Muscles are organized into three basic types:
Striated: Skeletal muscle facilitates movement by applying forces to bones and joints through its contraction. They are generally under voluntary control. Muscles have an origin; a thick portion of the muscle between the insertion and origin is called the muscle belly or gaster and a tendon.
Cardiac: Cardiac muscle is an involuntary striated muscle found exclusively in the heart. Cardiac muscle has unique properties; it stimulates its own contraction without the required electrical impulse from the central nervous system via special pacemaker cells in the sinoatrial node.
Smooth: Smooth muscle is an involuntary non-striated muscle found in the walls of hollow organs such as the bladder, and in blood vessels. Smooth muscle can be directly stimulated by the CNS or can react to hormones secreted locally, such as vasodilators and vasoconstrictors.
Skeletal muscle fiber
Anatomy: Skeletal Muscle Fibers are made up of many myofibrils surrounded by sarcoplasmic reticulum. The sarcolemma is on the outside of the muscle fiber and contains many nuclei.
Sarcomere: The dark striations of skeletal muscle are made up of a lattice of thick and thin filaments, which are formed into a functional unit of contraction known as the sarcomere. Sarcomeres are the basic unit of muscle, made up of actin and myosin.
Sliding filament model: Sliding filament model: after the signal to contract comes from the central nervous system, an action potential spreads over the muscle fiber.
Physiology of contraction
Excitation-Contraction coupling: Excitation-Contraction coupling is the process by which an action potential causes calcium (Ca2+) release and cross bridge cycling. An incoming action potential, transmitted through the neuromuscular junction, causes the depolarization of the skeletal muscle cell.
Length-Tension Relationship: The amount of tension (force of contraction) a skeletal muscle creates is dependent, in part, on the length of the muscle itself. The optimal length for a muscle is when the maximum number of myosin cross bridges make contact with thin filaments.
Breakdown of ATP: when a muscle is stimulated to contract, the initial ATP (stored as phosphocreatine) is the initial energy source, lasting seconds.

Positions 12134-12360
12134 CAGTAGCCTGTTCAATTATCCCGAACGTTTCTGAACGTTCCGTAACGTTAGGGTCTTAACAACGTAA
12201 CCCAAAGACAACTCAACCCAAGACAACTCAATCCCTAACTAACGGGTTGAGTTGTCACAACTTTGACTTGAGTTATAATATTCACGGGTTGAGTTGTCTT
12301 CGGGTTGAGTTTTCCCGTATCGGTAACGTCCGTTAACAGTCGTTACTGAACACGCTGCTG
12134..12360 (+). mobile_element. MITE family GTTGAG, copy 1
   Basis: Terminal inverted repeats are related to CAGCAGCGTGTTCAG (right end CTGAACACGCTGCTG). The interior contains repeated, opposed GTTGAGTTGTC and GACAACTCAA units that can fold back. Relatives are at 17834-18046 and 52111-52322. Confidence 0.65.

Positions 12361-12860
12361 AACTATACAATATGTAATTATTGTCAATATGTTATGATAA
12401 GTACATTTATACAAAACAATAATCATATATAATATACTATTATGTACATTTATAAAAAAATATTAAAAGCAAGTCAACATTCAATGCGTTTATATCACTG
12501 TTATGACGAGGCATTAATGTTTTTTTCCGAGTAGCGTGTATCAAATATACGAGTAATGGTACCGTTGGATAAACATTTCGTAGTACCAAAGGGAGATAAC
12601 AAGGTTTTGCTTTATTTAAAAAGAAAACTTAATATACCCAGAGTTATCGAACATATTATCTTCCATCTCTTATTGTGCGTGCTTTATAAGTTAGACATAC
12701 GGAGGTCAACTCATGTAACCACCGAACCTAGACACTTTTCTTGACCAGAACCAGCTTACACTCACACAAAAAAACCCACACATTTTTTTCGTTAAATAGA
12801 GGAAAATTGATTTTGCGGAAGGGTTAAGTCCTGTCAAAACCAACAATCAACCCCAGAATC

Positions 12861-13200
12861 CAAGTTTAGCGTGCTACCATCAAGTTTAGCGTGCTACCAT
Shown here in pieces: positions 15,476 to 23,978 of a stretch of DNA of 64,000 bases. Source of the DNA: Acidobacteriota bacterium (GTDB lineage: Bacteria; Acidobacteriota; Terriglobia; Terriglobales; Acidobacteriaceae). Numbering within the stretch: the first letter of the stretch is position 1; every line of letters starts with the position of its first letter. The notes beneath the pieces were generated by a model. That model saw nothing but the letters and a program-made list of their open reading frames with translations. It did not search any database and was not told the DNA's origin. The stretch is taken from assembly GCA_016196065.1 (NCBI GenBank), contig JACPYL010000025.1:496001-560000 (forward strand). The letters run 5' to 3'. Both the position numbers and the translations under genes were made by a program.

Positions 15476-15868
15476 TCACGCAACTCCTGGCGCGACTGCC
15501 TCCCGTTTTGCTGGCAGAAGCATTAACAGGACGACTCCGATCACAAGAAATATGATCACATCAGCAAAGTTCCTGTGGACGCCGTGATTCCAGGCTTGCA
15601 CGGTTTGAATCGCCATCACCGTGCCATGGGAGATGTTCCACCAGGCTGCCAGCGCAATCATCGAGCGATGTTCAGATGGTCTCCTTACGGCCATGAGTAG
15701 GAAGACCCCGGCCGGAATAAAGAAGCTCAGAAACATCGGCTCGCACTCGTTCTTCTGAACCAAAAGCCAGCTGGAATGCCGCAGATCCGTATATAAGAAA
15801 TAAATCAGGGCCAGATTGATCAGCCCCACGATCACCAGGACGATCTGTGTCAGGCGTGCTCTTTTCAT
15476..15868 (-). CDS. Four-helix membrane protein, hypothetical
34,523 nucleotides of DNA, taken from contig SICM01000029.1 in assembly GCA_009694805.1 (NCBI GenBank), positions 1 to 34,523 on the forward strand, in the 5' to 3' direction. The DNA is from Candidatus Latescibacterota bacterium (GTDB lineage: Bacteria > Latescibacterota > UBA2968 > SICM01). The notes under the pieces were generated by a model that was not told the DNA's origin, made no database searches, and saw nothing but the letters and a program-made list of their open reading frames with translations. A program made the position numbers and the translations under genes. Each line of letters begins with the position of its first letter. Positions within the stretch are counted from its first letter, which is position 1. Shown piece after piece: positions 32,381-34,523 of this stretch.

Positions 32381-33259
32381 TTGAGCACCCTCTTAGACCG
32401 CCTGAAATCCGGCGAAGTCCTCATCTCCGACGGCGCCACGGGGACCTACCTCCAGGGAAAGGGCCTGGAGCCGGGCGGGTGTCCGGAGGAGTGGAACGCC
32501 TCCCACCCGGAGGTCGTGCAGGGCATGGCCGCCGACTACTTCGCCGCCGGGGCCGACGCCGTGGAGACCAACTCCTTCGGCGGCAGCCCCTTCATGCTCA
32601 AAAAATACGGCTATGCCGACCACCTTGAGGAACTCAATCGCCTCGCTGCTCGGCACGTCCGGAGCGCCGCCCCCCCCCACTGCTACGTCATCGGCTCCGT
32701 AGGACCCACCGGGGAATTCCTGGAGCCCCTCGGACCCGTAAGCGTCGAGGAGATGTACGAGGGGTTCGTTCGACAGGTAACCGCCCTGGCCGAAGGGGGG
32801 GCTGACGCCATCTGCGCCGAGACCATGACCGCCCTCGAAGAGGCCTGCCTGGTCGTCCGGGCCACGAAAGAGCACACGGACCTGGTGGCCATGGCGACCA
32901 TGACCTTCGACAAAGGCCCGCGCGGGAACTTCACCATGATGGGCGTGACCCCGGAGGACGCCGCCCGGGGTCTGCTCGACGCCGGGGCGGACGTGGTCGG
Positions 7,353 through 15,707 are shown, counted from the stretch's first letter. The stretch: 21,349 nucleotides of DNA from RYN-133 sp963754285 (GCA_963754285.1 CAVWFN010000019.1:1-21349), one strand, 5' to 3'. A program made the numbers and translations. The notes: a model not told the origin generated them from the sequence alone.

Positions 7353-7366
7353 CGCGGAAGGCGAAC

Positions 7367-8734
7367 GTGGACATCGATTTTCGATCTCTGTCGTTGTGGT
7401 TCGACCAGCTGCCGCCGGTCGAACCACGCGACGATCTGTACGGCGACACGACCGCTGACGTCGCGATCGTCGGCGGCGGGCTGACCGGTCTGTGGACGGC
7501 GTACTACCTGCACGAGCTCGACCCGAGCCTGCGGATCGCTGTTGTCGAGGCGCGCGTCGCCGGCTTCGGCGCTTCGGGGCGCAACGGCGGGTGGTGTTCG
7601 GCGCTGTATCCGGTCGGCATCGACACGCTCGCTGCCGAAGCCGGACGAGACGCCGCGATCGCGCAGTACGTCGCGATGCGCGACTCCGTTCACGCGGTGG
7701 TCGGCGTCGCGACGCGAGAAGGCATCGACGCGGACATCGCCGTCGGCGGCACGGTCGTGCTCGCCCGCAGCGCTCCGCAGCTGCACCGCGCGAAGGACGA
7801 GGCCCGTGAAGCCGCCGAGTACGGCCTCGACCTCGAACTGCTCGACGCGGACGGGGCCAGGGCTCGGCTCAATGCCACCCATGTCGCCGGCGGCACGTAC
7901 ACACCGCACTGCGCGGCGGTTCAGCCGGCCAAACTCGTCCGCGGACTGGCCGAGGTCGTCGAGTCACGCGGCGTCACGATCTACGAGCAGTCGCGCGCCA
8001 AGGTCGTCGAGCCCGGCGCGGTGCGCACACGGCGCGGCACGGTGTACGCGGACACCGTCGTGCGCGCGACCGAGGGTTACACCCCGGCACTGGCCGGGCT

Anaerobic Glycolysis: when the phosphocreatine source is depleted, muscle converts glucose into pyruvic acid and ATP.
Aerobic Glycolysis: if sufficient oxygen is available muscle tissue will convert glucose into CO2, H2O and ATP to use as energy.
Lipolysis: during long periods of exercise, muscle can use the byproducts of fat breakdown, which are free fatty acids (FFA). FFA are converted into ATP.
Types of Skeletal Muscle Fibers: There are 3 main types of skeletal muscle: (A) Slow Oxidative Fibers, (B) Fast Oxidative-Glycolytic Fibers and (C) Fast Glycolytic Fibers. Most skeletal muscles are a mixture of all 3 types.
Control of muscles
Neuromuscular junction: Motor neurons axons connect with muscle fibers via a neuromuscular junction. The axon ends at the neuromuscular junction and is separated from the muscle fiber itself by a synaptic cleft. Neutortansmitters such as acetylcholine, cross the synaptic cleft and transmit the chemically converted electrical impulse to the muscle causing it to contract.
Voluntary muscles: broadly only skeletal muscles are under voluntary control. Meaning we can contract the muscles at will.
Involuntary muscles: Involuntary muscles are rhythmic, automatically controlled muscles. The muscles of breathing are under both voluntary and involuntary control. Cardiac (heart) muscle is under involuntary control. The pacemaker cells in the sinoatrial node set the rate and the autonomic nervous system can modulate that rate. Smooth muscles in the walls of organs and blood vessels are primarily under involuntary control.